Trump was elected on a platform of fear, anger and desperation. The white working class of America passionately voted to return to the wonders of yesteryear. They ran to the polls to make America great again because they yearn to relive what they believe was a better time.

Of the voter turnout, it is clear Trump was elected out of a society deeply rooted in sexism, classism, and racism. It was this intersectional bigotry that led white working class men to the polls.

It was the ‘endangered man’ who voted for Trump. The one who feels as though the power has slipped out of his hands; that the way of doing things, within a paradigm that always catered to him, is no longer how things are done. The monster that is political correctness, he believes, has seeped into the mainstream and has weakened society. For eight years he had to endure a black man telling him what to do, and the idea of taking orders from a woman for eight more years was all too much to handle.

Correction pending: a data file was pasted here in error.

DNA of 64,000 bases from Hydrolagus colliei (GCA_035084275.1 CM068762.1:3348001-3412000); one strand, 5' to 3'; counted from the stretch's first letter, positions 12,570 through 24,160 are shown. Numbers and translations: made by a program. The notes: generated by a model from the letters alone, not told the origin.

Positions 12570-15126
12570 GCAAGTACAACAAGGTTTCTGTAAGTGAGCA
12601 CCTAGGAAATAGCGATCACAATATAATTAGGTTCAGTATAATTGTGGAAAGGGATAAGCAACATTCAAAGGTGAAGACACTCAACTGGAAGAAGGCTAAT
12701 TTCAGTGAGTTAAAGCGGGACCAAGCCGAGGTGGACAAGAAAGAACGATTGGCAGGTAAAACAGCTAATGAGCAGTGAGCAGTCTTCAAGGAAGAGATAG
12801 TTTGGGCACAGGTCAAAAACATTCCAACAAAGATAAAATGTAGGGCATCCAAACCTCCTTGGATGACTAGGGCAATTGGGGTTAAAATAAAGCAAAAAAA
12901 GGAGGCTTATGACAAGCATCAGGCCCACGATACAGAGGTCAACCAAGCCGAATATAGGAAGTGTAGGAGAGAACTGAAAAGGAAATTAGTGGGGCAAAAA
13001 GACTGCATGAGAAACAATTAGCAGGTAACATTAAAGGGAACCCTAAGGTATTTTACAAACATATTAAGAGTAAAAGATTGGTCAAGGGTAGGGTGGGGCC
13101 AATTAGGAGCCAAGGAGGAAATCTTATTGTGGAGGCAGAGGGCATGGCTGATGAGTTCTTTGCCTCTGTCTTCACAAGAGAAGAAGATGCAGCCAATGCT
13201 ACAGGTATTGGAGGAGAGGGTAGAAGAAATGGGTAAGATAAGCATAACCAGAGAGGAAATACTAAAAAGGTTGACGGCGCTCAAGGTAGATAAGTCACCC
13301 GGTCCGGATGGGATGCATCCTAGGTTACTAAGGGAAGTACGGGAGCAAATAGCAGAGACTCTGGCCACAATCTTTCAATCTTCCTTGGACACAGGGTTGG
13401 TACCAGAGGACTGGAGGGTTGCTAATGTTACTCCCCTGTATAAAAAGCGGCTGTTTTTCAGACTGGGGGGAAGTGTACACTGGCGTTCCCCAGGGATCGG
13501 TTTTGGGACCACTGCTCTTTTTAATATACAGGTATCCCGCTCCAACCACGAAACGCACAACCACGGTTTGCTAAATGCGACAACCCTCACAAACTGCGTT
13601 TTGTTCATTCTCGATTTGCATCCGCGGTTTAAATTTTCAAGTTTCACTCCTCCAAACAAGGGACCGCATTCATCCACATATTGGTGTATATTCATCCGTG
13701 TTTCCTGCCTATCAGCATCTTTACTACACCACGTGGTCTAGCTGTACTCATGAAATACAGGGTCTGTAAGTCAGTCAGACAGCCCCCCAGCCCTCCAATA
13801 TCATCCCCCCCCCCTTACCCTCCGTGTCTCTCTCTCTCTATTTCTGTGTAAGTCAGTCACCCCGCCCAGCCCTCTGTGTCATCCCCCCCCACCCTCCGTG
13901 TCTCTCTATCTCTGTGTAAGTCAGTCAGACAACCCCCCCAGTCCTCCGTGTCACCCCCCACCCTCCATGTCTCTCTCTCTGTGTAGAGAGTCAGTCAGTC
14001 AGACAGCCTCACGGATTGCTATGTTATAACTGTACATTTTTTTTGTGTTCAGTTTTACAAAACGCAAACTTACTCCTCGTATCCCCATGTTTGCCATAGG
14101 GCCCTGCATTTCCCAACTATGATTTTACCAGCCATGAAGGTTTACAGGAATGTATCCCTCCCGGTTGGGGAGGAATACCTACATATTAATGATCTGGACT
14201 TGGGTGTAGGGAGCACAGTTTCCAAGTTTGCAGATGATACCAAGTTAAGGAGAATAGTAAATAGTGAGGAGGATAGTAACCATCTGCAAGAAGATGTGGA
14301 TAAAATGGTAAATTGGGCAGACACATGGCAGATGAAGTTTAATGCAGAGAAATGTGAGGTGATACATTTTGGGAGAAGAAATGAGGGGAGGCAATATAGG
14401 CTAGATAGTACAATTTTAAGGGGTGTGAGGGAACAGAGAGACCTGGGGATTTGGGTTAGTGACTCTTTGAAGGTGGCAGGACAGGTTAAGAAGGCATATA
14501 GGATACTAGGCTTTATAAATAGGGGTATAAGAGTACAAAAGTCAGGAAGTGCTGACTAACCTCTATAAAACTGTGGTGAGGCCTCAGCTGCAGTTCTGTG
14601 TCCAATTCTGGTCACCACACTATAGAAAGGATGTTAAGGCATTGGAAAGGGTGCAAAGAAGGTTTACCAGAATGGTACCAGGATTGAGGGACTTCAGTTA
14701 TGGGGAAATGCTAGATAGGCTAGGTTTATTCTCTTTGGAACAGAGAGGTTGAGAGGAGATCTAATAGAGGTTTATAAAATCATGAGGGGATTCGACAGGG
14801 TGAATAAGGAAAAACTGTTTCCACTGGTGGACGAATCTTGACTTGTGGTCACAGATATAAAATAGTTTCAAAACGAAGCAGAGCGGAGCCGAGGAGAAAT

It was the (predominantly white) working class individual that voted for Trump. Socioeconomic class was a bigger factor in this election than it has been for decades. The uprising of Trump hinged upon working class fears about immigration, economic security, and the cultural arrogance of the liberal population. 67% of white voters without a college degree voted for Trump. This was the working class’ way of giving the middle finger to the system and the paradigm that has not delivered to them their expected prosperity. Their anger about the current situation gave them the impetus to go vote and their anger toward a broken political system led them to vote for Trump.